for a remarkably long time.
We now know that Miller’s bosses were being warned about serious credibility
problems with her reporting as far back as 2000 — a warning that came from a Pulitzer Prize-winning colleague of Miller who
was so disturbed by her journalistic methods he took the extraordinary step of writing a warning memo to his editors and then
asked that his byline not appear on an article they had both worked on.
In today’s WaPo, Howard Kurtz quotes from a December 2000 memo sent by Craig Pyes, a two time Pulitzer winner who had worked with Miller on
a series of Times stories on al-Qaeda.
“I’m not willing to work further on this project with Judy Miller… I do
not trust her work, her judgment, or her conduct. She is an advocate, and her actions threaten the integrity of the enterprise,
and of everyone who works with her. . . . She has turned in a draft of a story of a collective enterprise that is little more
than dictation from government sources over several days, filled with unproven assertions and factual inaccuracies,” and “tried
to stampede it into the paper.”
It’s the journalistic equivalent of Dean telling Nixon that Watergate was
“a cancer on the presidency.” But while the Times corrected the specific stories Pyes was concerned about, the paper, like
Nixon, ignored the long-term diagnosis. And, of course, the very same issues Pyes raised in 2000 — Miller’s questionable judgment,
her advocacy, her willingness to take dictation from government sources — were the ones that reappeared in Miller’s pre-war
“reporting” on Saddam’s WMD.
I think the Times management, from chairman Arthur Sulzberger
on down, needs to think real hard about what it is a newspaper is for. One incident of compromised reporting
might be forgiven, but the Times has developed a pattern. It may not be too late for the Times to mend its
reputation, but it had better start doing so now. Else we're going to be calling it the Gray Disreputable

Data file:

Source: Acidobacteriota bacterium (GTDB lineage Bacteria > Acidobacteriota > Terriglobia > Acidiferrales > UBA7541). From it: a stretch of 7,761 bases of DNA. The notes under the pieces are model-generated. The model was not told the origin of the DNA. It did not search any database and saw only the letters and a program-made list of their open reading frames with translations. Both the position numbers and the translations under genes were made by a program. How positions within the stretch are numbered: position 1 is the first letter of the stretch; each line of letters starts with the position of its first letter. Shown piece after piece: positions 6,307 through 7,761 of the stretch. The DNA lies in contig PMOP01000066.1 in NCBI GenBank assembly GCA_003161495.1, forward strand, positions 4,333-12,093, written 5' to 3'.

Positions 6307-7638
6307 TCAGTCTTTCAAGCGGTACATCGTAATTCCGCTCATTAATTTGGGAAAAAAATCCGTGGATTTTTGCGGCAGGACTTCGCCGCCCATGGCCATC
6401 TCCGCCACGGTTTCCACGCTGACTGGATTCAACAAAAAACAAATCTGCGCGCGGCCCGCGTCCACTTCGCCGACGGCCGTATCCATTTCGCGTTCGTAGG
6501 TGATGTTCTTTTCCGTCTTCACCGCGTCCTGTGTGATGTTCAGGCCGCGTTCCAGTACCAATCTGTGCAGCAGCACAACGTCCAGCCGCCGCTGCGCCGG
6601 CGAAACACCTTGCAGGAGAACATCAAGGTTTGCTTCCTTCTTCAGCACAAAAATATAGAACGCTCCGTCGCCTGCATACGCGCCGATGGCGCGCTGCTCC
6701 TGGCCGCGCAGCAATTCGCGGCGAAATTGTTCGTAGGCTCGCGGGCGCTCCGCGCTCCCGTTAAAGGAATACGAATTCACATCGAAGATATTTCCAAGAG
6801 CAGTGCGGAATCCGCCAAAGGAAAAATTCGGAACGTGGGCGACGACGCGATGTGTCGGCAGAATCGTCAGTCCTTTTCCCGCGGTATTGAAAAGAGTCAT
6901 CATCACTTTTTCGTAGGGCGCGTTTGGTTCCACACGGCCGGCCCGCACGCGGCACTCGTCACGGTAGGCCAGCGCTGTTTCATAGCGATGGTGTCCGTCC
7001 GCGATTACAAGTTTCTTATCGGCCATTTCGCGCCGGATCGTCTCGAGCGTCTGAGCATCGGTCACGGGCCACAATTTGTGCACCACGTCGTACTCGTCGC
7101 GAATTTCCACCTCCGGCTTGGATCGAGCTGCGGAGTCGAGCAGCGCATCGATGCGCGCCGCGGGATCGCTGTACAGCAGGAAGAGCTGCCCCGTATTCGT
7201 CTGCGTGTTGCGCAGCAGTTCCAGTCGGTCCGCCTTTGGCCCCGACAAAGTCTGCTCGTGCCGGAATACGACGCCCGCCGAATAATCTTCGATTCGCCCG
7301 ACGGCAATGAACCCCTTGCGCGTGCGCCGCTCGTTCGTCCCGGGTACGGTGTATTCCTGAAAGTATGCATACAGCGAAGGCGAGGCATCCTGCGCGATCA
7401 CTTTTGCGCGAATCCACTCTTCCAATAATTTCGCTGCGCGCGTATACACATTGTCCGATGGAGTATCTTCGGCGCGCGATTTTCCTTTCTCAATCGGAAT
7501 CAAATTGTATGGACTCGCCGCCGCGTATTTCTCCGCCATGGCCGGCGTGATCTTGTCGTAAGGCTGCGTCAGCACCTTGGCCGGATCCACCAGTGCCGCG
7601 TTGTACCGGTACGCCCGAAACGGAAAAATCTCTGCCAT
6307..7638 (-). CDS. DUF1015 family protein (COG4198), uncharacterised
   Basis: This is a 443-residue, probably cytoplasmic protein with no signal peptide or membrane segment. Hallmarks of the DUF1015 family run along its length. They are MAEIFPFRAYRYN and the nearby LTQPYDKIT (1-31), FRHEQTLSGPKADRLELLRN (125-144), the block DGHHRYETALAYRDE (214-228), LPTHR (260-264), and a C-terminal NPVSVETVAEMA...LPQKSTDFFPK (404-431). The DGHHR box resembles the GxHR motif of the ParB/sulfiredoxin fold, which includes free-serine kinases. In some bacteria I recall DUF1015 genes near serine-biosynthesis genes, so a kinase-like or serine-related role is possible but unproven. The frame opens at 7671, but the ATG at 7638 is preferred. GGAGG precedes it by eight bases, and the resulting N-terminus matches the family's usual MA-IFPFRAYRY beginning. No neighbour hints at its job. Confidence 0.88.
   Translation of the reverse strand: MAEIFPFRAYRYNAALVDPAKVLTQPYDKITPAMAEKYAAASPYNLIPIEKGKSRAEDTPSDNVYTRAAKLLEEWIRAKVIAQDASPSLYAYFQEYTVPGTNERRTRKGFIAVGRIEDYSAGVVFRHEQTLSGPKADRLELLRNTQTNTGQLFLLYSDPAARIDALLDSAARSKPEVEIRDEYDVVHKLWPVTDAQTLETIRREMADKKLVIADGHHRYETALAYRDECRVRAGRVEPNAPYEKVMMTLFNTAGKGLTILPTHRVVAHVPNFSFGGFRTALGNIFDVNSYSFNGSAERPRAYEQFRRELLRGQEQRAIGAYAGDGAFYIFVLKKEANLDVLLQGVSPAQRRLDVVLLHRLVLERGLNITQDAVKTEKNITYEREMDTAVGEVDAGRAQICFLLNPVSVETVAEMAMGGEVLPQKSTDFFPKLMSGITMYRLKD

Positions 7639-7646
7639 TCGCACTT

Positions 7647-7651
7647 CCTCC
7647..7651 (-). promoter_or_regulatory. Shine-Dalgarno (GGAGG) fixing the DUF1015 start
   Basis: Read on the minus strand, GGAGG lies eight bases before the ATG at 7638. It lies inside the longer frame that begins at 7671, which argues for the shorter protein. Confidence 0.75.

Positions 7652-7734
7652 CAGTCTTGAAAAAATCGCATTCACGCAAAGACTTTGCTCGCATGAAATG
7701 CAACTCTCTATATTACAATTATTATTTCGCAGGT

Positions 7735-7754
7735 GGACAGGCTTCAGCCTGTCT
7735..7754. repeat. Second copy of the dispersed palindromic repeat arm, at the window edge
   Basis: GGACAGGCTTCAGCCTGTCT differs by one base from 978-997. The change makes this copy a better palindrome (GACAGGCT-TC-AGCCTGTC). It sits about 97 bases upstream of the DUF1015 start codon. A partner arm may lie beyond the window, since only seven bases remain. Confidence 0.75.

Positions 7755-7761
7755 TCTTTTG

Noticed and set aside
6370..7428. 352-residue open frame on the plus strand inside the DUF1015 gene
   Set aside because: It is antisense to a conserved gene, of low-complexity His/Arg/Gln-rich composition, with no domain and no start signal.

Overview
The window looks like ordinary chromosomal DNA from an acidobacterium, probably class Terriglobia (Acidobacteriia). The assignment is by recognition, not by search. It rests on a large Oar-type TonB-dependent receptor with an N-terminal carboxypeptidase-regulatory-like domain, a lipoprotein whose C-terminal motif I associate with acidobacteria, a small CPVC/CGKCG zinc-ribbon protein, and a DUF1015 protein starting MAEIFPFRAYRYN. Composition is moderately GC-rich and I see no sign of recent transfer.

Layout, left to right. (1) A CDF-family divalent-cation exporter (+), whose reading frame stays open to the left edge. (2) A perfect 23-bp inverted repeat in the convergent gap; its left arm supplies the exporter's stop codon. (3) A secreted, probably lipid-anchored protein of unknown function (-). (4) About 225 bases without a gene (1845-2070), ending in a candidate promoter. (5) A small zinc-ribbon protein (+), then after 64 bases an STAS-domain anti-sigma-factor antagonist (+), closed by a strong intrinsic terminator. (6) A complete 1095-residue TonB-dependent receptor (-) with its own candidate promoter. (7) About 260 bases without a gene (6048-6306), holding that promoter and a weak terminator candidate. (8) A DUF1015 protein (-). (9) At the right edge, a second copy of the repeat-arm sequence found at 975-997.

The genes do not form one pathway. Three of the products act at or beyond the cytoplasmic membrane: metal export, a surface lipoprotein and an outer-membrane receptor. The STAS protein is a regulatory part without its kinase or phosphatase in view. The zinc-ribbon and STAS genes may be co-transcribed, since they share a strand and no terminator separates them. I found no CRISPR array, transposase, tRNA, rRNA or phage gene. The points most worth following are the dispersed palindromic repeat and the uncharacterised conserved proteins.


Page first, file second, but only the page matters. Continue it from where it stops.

In the past couple of days many have speculated that Patrick Fitzgerald
must be looking hard at Vice President Cheney’s staff if not the Dick himself. Today in the Washington Post, Jim VandeHei and Walter Pincus confirm this.
As the investigation into the leak of a CIA agent’s name hurtles to an apparent
conclusion, special prosecutor Patrick J. Fitzgerald has zeroed in on the role of Vice President Cheney’s office, according
to lawyers familiar with the case and government officials. The prosecutor has assembled evidence that suggests Cheney’s long-standing
tensions with the CIA contributed to the unmasking of operative Valerie Plame.
In grand jury sessions, including with New York Times reporter Judith Miller,
Fitzgerald has pressed witnesses on what Cheney may have known about the effort to push back against ex-diplomat and Iraq
war critic Joseph C. Wilson IV, including the leak of his wife’s position at the CIA, Miller and others said. But Fitzgerald
has focused more on the role of Cheney’s top aides, including Chief of Staff I. Lewis “Scooter” Libby, lawyers involved in
the case said. …
…Lawyers in the case said Fitzgerald has focused extensively on whether behind-the-scenes
efforts by the vice president’s aides and other senior Bush aides were part of a criminal campaign to punish Wilson in part
by unmasking his wife.
Josh Marshall writes that three points in this story stand out. First, Fitzgerald’s investigation
has dug into Cheney’s running battle with the CIA regarding Iraq intelligence. Second, Fitzgerald said he would announce his
findings in Washington and not in his office in Chicago; a hint that the end is at hand, perhaps? The third is this paragraph
in the WaPo story:
The special prosecutor has personally interviewed numerous officials from
the CIA, White House and State Department. In the process, he and his investigative team have talked to a number of Cheney
aides, including Mary Matalin, his former strategist; Catherine Martin, his former communications adviser; and Jennifer Millerwise,
his former spokeswoman. In the case of Millerwise, she talked with the prosecutor more than two years ago but never appeared
before the grand jury, according to a person familiar with her situation.
[Millerwise] was Cheney’s Press Secretary from 2001 to 2003. She then went
to work on Bush-Cheney 2004. Then in January 2005 she was appointed Director of Public Affairs for the CIA. She had apparently
also worked for then-incoming CIA-Director Porter Goss on Capitol Hill. And her installation appears to have been part of
Goss’s effort to install Republican operatives in key positions at the Agency. Douglas Jehl, in the Times last January, called